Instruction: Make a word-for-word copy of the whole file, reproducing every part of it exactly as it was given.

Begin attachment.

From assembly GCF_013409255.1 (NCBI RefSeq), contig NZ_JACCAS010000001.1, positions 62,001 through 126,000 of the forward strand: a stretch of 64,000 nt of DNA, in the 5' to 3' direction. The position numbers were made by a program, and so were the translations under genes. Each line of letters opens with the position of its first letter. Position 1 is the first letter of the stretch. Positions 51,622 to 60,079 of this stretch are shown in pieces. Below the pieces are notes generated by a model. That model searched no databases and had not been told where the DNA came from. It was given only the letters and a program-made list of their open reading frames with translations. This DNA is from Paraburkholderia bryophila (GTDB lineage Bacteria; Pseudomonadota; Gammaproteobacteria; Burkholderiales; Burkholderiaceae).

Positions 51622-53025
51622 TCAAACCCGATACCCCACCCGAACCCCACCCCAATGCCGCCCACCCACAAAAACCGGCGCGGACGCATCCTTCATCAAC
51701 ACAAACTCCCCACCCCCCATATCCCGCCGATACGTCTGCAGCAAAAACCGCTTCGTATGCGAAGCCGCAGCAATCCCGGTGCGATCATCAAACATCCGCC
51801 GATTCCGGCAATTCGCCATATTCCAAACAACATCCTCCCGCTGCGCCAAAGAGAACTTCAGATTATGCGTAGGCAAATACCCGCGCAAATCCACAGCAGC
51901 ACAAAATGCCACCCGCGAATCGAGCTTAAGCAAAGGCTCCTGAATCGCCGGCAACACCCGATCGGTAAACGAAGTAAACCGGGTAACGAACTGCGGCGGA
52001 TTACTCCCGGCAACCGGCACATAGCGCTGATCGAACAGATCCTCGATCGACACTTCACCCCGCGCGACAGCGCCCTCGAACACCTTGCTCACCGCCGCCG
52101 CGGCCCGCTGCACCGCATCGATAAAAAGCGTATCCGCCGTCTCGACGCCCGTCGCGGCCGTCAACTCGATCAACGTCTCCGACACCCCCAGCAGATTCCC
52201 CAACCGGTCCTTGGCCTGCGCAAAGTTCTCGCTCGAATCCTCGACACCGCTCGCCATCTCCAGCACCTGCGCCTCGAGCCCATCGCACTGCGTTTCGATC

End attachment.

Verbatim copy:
From assembly GCF_013409255.1 (NCBI RefSeq), contig NZ_JACCAS010000001.1, positions 62,001 through 126,000 of the forward strand: a stretch of 64,000 nt of DNA, in the 5' to 3' direction. The position numbers were made by a program, and so were the translations under genes. Each line of letters opens with the position of its first letter. Position 1 is the first letter of the stretch. Positions 51,622 to 60,079 of this stretch are shown in pieces. Below the pieces are notes generated by a model. That model searched no databases and had not been told where the DNA came from. It was given only the letters and a program-made list of their open reading frames with translations. This DNA is from Paraburkholderia bryophila (GTDB lineage Bacteria; Pseudomonadota; Gammaproteobacteria; Burkholderiales; Burkholderiaceae).

Positions 51622-53025
51622 TCAAACCCGATACCCCACCCGAACCCCACCCCAATGCCGCCCACCCACAAAAACCGGCGCGGACGCATCCTTCATCAAC
51701 ACAAACTCCCCACCCCCCATATCCCGCCGATACGTCTGCAGCAAAAACCGCTTCGTATGCGAAGCCGCAGCAATCCCGGTGCGATCATCAAACATCCGCC
51801 GATTCCGGCAATTCGCCATATTCCAAACAACATCCTCCCGCTGCGCCAAAGAGAACTTCAGATTATGCGTAGGCAAATACCCGCGCAAATCCACAGCAGC
51901 ACAAAATGCCACCCGCGAATCGAGCTTAAGCAAAGGCTCCTGAATCGCCGGCAACACCCGATCGGTAAACGAAGTAAACCGGGTAACGAACTGCGGCGGA
52001 TTACTCCCGGCAACCGGCACATAGCGCTGATCGAACAGATCCTCGATCGACACTTCACCCCGCGCGACAGCGCCCTCGAACACCTTGCTCACCGCCGCCG
52101 CGGCCCGCTGCACCGCATCGATAAAAAGCGTATCCGCCGTCTCGACGCCCGTCGCGGCCGTCAACTCGATCAACGTCTCCGACACCCCCAGCAGATTCCC
52201 CAACCGGTCCTTGGCCTGCGCAAAGTTCTCGCTCGAATCCTCGACACCGCTCGCCATCTCCAGCACCTGCGCCTCGAGCCCATCGCACTGCGTTTCGATC